In November, Pope Francis issued a stirring call in Evangelii Gaudium for the Church to rediscover her “missionary impulse.” “If the whole Church takes up this missionary impulse,” he wrote, “she has to go forth to everyone without exception. But to whom should she go first? When we read the Gospel we find a clear indication: not so much our friends and neighbors, but above all the poor and sick, those who are usually despised and overlooked, ‘those who cannot repay you’ (Luke 14:14).”
With these words and so many other statements, the Holy Father has described a compelling vision of a “Church of the poor” – a Church whose activities are oriented by a preferential option for the poor and vulnerable. While Francis has stressed the need for a special focus on the poor to infuse every aspect of the Church’s ministry, there is one particular area that has been overlooked where the Church’s renewed “missionary impulse” could have a tremendous impact: a call to address diseases that have been plaguing humanity for thousands of years and today are trapping billions of people in poverty.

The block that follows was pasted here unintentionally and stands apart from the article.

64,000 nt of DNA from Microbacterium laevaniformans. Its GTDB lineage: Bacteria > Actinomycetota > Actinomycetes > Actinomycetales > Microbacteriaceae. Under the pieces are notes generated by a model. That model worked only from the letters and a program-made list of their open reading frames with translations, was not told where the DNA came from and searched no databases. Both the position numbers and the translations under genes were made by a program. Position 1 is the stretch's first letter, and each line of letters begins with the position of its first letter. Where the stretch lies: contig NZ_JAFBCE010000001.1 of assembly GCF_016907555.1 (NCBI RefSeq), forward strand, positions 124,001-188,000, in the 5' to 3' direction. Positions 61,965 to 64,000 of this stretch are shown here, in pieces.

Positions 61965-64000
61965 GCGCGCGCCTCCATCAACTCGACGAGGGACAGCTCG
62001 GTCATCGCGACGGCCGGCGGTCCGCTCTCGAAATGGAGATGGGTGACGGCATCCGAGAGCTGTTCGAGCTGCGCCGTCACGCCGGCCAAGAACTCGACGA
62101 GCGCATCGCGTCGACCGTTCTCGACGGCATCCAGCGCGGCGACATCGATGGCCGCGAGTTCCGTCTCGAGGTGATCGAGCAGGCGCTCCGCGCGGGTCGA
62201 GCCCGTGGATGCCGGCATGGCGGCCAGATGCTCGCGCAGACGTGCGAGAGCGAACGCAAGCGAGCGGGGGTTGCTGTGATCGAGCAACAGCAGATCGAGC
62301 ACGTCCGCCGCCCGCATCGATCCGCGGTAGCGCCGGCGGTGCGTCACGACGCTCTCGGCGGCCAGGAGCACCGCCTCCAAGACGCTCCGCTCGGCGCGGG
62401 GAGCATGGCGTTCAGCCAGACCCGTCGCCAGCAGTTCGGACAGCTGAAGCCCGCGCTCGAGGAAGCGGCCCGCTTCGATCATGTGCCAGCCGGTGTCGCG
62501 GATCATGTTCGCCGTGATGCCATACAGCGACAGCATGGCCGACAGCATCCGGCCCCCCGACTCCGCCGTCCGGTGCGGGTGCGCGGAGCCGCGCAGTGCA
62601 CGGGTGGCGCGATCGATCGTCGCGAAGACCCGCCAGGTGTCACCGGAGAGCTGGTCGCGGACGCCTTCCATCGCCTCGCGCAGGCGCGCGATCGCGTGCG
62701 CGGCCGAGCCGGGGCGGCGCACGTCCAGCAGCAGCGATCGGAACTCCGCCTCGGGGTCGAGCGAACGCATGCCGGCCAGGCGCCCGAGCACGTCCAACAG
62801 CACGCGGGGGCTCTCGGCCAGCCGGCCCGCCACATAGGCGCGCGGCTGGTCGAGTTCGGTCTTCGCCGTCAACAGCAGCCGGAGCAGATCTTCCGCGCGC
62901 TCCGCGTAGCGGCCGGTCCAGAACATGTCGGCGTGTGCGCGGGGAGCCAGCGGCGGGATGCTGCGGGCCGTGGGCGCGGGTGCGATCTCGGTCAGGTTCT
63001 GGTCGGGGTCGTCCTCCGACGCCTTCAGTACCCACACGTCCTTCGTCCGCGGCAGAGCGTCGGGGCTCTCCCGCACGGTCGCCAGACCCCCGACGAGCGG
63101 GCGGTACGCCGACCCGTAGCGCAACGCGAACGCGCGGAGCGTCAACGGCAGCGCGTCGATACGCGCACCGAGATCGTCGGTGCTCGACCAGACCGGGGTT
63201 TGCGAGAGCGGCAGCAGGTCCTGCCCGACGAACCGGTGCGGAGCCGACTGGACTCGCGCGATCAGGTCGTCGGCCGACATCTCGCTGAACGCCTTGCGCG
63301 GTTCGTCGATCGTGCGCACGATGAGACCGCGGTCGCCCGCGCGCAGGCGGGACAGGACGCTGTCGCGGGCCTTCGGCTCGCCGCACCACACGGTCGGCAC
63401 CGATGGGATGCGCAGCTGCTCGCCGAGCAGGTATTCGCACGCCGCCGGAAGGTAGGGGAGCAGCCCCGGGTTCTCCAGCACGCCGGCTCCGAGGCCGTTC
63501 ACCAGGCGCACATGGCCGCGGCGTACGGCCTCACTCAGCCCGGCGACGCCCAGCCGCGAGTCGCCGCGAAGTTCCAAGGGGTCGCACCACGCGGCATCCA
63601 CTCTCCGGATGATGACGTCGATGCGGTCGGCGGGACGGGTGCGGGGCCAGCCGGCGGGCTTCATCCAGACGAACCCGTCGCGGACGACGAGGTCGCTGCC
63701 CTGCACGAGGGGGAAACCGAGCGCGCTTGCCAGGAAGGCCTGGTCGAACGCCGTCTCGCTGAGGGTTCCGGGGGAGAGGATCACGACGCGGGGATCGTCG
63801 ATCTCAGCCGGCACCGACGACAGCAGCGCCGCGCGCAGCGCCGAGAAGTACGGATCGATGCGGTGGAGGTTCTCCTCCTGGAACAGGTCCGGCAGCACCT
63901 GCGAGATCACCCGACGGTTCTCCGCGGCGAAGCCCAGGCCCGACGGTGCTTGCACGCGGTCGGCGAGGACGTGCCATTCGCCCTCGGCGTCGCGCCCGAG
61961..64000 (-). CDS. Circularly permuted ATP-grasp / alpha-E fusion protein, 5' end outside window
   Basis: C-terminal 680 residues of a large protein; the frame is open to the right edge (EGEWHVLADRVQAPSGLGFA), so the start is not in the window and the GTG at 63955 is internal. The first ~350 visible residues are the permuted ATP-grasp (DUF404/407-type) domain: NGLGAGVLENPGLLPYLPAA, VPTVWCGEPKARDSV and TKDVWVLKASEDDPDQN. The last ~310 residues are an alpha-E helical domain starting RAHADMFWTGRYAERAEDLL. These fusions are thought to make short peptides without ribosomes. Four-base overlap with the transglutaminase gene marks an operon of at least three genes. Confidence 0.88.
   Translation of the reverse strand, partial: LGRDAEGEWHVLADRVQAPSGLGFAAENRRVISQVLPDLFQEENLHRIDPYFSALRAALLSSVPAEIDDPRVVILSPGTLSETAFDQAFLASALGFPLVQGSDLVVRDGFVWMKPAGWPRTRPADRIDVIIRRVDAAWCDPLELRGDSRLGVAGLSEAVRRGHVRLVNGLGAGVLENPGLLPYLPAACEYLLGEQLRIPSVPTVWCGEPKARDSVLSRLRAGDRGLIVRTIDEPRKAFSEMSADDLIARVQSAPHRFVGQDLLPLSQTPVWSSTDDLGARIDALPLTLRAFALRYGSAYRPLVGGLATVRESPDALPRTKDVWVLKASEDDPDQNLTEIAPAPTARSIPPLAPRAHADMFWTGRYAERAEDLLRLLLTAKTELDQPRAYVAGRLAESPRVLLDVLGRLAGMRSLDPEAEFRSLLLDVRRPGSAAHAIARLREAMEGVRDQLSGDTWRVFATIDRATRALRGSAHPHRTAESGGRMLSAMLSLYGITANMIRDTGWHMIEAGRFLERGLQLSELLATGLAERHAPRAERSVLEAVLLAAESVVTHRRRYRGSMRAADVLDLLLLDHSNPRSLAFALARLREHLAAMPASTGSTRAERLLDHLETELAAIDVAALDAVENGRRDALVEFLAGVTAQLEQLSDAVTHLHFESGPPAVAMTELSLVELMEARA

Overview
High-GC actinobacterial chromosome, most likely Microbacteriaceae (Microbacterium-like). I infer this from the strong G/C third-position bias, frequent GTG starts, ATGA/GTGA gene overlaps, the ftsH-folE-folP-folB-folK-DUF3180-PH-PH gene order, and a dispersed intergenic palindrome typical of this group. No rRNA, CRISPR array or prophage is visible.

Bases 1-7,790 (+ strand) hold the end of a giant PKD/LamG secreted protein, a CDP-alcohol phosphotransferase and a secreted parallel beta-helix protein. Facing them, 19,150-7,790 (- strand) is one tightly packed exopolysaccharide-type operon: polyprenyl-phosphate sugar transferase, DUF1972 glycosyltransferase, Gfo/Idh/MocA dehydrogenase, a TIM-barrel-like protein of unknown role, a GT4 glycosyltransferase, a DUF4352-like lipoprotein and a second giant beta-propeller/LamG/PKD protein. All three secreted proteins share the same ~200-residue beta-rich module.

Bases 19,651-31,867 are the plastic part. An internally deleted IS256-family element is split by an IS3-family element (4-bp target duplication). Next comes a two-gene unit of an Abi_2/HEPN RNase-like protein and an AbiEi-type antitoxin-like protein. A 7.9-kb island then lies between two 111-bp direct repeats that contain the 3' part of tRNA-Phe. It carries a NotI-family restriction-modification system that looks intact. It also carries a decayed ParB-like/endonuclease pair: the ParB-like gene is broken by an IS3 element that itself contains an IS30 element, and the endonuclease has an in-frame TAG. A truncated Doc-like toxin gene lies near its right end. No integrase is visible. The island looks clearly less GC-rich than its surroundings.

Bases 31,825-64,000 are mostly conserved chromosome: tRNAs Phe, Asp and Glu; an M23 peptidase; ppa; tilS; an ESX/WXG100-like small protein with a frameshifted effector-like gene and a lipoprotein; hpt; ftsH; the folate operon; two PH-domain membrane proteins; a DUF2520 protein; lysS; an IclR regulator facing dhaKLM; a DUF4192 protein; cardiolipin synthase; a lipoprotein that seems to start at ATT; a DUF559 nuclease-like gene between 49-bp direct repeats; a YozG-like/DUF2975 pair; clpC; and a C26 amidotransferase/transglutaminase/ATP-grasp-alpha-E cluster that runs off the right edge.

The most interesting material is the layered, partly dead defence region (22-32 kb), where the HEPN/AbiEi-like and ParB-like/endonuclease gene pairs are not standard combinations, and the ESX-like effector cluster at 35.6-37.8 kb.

These diseases are relatively unknown in high-income countries but are all too familiar among the world’s poorest people. They are called neglected tropical diseases (NTDs), which are grouped together by common geographic overlap, modes of transmission, and treatment strategies, but also by their relative neglect on the global health agenda because they tend to target people who have been marginalized by the health system.
More than a billion people worldwide suffer from one or more of the seven most common NTDs, parasitic and bacterial infections contracted through insect bites, dirty water, or unhygienic living conditions. They endure stigmatization, pain, and chronic unemployment as a result. Catholic-majority countries shoulder a large proportion of the global burden of NTDs, but these diseases do not discriminate on the basis of creed or color. They are found in every area where extreme poverty persists, and by virtue of their disabling, disfiguring, and debilitating symptoms – from swelling of the limbs and genitals, to anemia and malnutrition, to blindness – they trap communities in poverty by keeping children from school and adults from work.